Event Summary - Cold Hawaii supersedes all expectations allowing three times world champion, Kauli Seadi to claim the first ever Klitmoller crown after an amazing display of heavy hitting in the North Sea.
When every weather forecasting model North of the equator was calling for an all-time Klitmoller, the PWA’s most proficient wave heads could barely contain their excitement as the lows began tracking across the North Sea. By the end of the first day the reef showed signs of movement, and when the official contest took place - over the following three days - some mast high barrels jacked up, creating the best European wave contest seen in recent PWA history.
The conditions ranged from cross-off perfection to violent cross-on euro style storm riding, enabling only the most all-round wave warrior to be crowned after a full double elimination. With winds of 15-30 knots and plenty of stronger gusts in the squalls, the sailors had to have their full quivers rigged from 3.7s to 5.7s, and a caddy on hand to ensure they could make the most of the unpredictable conditions during their heats.
King Of Klitmoller
Three times former world champion, Kauli Seadi (JP, NeilPryde, MFC) stamped his authority on the fleet during the single elimination in Denmark with an impressive display of jumping and riding. However, with no easy runs it was hardly a stroll in the park for Seadi, who had to take the scalps off many a seasoned pro before he could stand tall on the podium.
After first seeing off German youngster, Leon Jamaer (Fanatic, HotSails), the Brazilain sensation met port tack legend Dario Ojeda (Tabou, Simmer, Dakine, MFC), who very nearly stopped him from advancing any further with an excellent taka in the jaws of a brutal North Sea monster. Unfortunately for Ojeda, the judges gave it to Seadi who went on to meet his team mate Robby Swift (JP, NeilPryde). The British wave hero put up a fight, as did Seadi’s next victim, Kevin Pritchard (Starboard, Gaastra, Dakine), but the Brazilian was on flying form and wasn’t about to let his run of glory go to waste.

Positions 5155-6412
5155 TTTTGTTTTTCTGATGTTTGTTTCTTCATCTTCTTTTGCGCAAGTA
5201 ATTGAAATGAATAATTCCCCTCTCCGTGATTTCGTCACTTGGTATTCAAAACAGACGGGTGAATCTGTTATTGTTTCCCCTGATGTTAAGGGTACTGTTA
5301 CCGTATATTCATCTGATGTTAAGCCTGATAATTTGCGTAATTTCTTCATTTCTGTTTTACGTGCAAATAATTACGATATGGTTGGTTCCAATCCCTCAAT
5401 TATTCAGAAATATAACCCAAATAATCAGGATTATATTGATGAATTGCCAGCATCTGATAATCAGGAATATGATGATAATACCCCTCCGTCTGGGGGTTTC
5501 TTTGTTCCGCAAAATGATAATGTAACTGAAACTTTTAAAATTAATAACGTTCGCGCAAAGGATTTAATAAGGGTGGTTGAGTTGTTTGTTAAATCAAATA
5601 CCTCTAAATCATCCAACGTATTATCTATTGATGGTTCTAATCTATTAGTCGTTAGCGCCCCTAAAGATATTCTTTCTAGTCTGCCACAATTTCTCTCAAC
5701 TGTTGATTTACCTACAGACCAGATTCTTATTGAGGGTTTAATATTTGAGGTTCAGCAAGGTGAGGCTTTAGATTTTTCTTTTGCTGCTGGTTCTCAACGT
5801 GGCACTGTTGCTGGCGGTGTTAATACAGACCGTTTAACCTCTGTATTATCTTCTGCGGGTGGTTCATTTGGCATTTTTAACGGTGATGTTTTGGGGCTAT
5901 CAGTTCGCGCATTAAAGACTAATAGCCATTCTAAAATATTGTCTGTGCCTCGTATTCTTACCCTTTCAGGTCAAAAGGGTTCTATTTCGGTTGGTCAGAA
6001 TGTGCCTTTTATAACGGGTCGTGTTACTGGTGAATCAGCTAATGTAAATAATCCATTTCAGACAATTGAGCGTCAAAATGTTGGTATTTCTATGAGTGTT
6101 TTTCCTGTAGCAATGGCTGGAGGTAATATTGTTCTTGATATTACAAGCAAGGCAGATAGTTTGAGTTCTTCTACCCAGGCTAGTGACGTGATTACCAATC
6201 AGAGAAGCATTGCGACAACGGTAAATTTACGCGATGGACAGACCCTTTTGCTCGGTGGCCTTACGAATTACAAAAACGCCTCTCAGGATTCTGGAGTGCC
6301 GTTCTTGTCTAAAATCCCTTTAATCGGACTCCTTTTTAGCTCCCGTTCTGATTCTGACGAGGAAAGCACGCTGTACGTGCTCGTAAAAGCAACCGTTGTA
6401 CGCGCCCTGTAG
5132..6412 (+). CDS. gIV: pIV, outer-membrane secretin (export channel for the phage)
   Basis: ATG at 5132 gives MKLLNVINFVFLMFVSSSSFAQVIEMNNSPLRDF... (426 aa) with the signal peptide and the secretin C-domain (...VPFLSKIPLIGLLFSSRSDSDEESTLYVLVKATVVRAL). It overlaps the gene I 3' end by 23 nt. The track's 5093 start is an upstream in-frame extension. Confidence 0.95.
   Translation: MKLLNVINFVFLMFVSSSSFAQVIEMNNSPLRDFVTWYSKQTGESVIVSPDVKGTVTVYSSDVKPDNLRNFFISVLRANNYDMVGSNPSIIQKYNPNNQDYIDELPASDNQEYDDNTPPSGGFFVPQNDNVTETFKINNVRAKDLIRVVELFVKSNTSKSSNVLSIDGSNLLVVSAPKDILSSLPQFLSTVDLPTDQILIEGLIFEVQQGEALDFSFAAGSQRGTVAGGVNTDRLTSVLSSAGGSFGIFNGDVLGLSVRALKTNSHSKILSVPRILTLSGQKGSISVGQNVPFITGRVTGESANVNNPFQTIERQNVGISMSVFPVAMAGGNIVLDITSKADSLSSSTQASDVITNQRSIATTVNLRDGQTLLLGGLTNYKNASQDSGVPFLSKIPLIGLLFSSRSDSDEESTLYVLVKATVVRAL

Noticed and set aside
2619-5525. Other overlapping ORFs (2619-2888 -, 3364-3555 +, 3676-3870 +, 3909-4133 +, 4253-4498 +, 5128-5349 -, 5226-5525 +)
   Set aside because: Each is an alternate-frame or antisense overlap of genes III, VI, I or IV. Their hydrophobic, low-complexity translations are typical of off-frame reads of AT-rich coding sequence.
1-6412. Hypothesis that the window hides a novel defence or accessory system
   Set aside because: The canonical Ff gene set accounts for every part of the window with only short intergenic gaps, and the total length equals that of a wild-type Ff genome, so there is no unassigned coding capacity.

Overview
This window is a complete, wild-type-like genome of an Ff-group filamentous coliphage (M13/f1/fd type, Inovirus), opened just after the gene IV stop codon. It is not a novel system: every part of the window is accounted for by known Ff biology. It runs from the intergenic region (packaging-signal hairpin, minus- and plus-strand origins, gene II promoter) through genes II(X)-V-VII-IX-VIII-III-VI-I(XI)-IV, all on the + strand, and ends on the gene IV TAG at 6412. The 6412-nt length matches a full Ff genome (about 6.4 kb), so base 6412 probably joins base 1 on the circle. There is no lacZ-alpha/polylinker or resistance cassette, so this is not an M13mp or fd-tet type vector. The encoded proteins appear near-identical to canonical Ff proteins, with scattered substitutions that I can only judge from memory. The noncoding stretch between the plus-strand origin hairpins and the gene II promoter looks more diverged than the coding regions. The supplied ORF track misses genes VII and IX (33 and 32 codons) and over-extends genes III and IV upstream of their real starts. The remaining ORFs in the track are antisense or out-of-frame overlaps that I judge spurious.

In the single elimination final he met another of his JP/Pryde team mates, triple loop daredevil Ricardo Campello (JP, NeilPryde, MFC) who’d also been having a superb run of fortune on the reef in Klitmoller. It was a closely fought battle with the former wave champion having the edge in the waves, but Campello was always a threat due to his perfect doubles. Luckily for Seadi the Venezuelan couldn’t find a ramp in time, leaving the Brazilian as the champion for the first time in over a year.
Suicide In The Single
The current tour leader and event favourite Victor Fernandez (Fanatic, North) sailed for just twelve minutes in the single elimination against an on form Camille Juban (Gun) who was claiming radical rides in every heat. Fernandez had the skills to match the young Frenchman from Guadeloupe, but failed to find his form and went out immediately causing a shock to the system.
On The War Path
With such a poor performance in the single, Fernandez was keen to make amends in the double. The fired up three times Pozo champion fought his way through three heats on the first day of the double elimination before the conditions deteriorated, giving him plenty of time to rest and recuperate.
Fresh faced and hungry for more, Fernandez literally sailed from dusk ‘til dawn taking down everyone in his path – a feat that hadn’t been seen for many years in PWA competition. Fernandez even went on to beat the single elimination champion, Seadi ensuring a spectacular final showdown would have to take place!
King Waves Win